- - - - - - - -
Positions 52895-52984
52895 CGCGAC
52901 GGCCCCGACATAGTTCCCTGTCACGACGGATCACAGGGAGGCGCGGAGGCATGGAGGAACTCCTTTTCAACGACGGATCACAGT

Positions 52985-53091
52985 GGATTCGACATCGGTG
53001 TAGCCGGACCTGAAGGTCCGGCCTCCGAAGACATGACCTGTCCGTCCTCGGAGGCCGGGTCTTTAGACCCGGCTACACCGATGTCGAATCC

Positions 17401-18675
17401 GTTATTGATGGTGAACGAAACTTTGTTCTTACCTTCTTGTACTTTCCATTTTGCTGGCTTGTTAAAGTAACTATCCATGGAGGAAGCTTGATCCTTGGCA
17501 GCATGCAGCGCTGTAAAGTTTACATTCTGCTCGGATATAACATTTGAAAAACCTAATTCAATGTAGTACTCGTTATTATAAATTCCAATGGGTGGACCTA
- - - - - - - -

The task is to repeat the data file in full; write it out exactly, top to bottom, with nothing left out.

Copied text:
Positions 52895-52984
52895 CGCGAC
52901 GGCCCCGACATAGTTCCCTGTCACGACGGATCACAGGGAGGCGCGGAGGCATGGAGGAACTCCTTTTCAACGACGGATCACAGT

Positions 52985-53091
52985 GGATTCGACATCGGTG
53001 TAGCCGGACCTGAAGGTCCGGCCTCCGAAGACATGACCTGTCCGTCCTCGGAGGCCGGGTCTTTAGACCCGGCTACACCGATGTCGAATCC

Positions 17401-18675
17401 GTTATTGATGGTGAACGAAACTTTGTTCTTACCTTCTTGTACTTTCCATTTTGCTGGCTTGTTAAAGTAACTATCCATGGAGGAAGCTTGATCCTTGGCA
17501 GCATGCAGCGCTGTAAAGTTTACATTCTGCTCGGATATAACATTTGAAAAACCTAATTCAATGTAGTACTCGTTATTATAAATTCCAATGGGTGGACCTA